Here is David A. Westbrook’s guest column for Informed Comment It is in many ways a critique of the position Juan Cole has taken, that a limited air intervention in Libya was necessary and desirable. Westbrook argues that the intervention is flawed policy because half-hearted. IC is open to alternative points of view and seeks to foster reasoned dialogue on public affairs. .
The Unbearable Lightness of Our Libyan War
Let me suggest a rule of thumb: we should not undertake the moral burden of killing when we are unwilling to undertake the existential risk of dying.
This rule of thumb raises substantial problems for our involvement in Libya. I freely admit that the US government had no good options with regard to Libya, which at least under prevailing conditions of uncertainty presented both the Scylla of another Rwanda, and the Charybdis of another Vietnam, Afghanistan, or Iraq.
The White House made the call, and chose intervention, binding the nation. I do not intend to second guess the substance of that decision here; I am grateful the decision was not mine to make. Nor do I here wish to discuss whether, as a matter of US law, the executive adequately involved the legislature.
Even so granting the rightness and the legality of the administration’s actions, however, I think it deeply regrettable that we – and make no mistake, it is our war, now – have chosen to proceed in irresponsible fashion, that is, we have tried to deny we are going to war.
Such denial of our responsibility is both insufficiently morally serious and bad foreign policy.
Addressing the nation on Monday night, the President emphasized that command of the operation would be transferred to NATO, at times seeming to argue that this was not, or would no longer be, a US intervention. Our role, he said, “is limited.” And this weekend, US planes stopped flying missions, in hope that the rebels, with air cover from European air forces, would prevail. But NATO has always been dominated by the US. Our planes and personnel have flown a substantial portion of the missions, and our diplomatic and military infrastructure makes the enterprise possible. Simply put, the United States is fighting in Libya.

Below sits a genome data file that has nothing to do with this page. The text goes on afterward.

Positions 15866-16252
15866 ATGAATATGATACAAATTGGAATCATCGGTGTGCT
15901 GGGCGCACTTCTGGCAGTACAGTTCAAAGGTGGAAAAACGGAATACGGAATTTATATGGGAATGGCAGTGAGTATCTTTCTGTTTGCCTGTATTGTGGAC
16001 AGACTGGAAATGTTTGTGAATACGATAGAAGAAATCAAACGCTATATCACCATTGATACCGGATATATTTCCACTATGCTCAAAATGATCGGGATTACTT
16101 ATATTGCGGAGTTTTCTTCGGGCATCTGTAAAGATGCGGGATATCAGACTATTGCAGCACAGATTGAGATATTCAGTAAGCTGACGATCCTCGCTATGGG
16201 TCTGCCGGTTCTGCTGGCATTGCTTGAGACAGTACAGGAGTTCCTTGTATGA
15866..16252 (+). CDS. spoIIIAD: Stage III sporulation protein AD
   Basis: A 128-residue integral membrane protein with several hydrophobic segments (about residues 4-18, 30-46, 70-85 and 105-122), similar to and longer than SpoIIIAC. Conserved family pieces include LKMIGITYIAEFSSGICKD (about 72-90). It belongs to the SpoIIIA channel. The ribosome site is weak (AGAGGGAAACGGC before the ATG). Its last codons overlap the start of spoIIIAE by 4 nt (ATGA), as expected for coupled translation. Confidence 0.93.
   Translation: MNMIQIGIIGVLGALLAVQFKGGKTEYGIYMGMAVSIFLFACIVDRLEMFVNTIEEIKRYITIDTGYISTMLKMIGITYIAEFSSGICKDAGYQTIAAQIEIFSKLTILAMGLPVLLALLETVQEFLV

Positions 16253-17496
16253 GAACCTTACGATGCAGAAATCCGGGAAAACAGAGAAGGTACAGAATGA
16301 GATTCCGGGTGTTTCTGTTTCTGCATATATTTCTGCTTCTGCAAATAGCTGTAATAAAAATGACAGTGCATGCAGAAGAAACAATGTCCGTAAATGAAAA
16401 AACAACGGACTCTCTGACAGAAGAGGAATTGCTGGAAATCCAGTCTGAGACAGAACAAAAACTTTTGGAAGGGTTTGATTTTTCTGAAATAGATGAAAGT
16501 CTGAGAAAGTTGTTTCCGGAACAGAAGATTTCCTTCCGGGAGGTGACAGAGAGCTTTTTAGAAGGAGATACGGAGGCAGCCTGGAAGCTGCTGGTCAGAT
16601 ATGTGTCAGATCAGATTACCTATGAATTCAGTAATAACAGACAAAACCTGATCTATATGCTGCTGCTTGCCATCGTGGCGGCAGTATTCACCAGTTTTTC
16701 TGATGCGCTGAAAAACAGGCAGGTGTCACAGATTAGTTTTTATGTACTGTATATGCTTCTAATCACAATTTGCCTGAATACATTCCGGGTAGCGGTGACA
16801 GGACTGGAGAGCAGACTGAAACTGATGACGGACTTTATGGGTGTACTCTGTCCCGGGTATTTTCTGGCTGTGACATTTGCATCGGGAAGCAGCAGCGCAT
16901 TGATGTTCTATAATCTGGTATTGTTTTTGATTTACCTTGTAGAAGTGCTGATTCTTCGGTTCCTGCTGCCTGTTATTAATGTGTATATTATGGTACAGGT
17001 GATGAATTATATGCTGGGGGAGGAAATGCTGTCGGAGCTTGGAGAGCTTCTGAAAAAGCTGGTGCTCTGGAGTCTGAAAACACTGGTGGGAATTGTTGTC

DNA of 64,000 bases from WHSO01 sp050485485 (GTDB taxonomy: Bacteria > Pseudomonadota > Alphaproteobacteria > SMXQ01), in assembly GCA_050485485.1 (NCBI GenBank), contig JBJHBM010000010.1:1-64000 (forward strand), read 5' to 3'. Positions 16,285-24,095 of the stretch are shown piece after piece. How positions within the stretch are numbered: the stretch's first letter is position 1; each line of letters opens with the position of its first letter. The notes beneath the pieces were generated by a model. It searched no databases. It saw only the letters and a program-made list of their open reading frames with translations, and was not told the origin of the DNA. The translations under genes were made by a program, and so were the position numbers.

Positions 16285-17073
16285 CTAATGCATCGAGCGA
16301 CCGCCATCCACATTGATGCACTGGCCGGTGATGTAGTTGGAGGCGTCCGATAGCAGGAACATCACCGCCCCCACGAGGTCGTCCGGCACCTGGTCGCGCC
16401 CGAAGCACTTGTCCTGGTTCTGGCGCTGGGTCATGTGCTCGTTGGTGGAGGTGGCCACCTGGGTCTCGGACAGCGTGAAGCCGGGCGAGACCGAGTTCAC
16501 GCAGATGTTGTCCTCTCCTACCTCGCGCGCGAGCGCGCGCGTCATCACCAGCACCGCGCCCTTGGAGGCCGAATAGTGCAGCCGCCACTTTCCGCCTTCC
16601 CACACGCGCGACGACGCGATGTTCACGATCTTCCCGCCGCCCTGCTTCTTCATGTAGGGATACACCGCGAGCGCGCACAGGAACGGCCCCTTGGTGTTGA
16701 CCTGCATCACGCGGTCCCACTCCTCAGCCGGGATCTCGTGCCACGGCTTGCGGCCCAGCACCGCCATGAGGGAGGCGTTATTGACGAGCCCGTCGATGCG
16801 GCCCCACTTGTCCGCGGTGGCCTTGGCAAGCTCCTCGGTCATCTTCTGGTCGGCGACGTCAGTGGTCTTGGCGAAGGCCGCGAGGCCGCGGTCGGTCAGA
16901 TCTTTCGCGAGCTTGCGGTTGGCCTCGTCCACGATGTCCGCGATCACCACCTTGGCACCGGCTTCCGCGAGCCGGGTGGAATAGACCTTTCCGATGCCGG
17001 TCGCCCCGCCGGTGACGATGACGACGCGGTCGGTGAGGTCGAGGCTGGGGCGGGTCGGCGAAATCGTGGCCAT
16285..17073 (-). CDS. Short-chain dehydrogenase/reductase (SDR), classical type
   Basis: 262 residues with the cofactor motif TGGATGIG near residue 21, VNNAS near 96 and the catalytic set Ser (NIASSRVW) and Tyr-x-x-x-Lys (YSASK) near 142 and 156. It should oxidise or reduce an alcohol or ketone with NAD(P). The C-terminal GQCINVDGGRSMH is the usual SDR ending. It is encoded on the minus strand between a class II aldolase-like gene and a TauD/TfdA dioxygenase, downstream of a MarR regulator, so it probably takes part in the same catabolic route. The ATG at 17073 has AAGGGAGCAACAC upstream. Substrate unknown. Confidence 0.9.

The fact that multilateral institutions, namely the United Nations, NATO, and the Arab League, have approved of at least some of our action does not alter the basic facts that US personnel, using US assets, are committed to foreign combat. Again, this is our war, and while having allies is important, and getting the good housekeeping seal of approval for such violence from international institutions is generally preferable to the unilateral action of prior administrations, we are hardly relieved of our responsibility.
Similarly, on March 28 the President publicly reassured the nation and the world that we would not deploy troops in Libya. On Thursday, Secretary of Defense Robert Gates said there “will be no boots on the ground.” On the same day, however, we learned that the CIA has been operating in Libya for weeks, presumably wearing sneakers. While we may not have troops in Libya, if our engagements in Pakistan and Yemen are any guide, we have agents authorized to kill, eyes in the sky, and we will have warheads on foreheads (drone attacks) soon if we do not already. But, good heavens, no troops. Moreover, we are assured that CIA activity in Libya now is nothing like the CIA activity that served as precursor to invasion of Afghanistan. Obviously, completely different.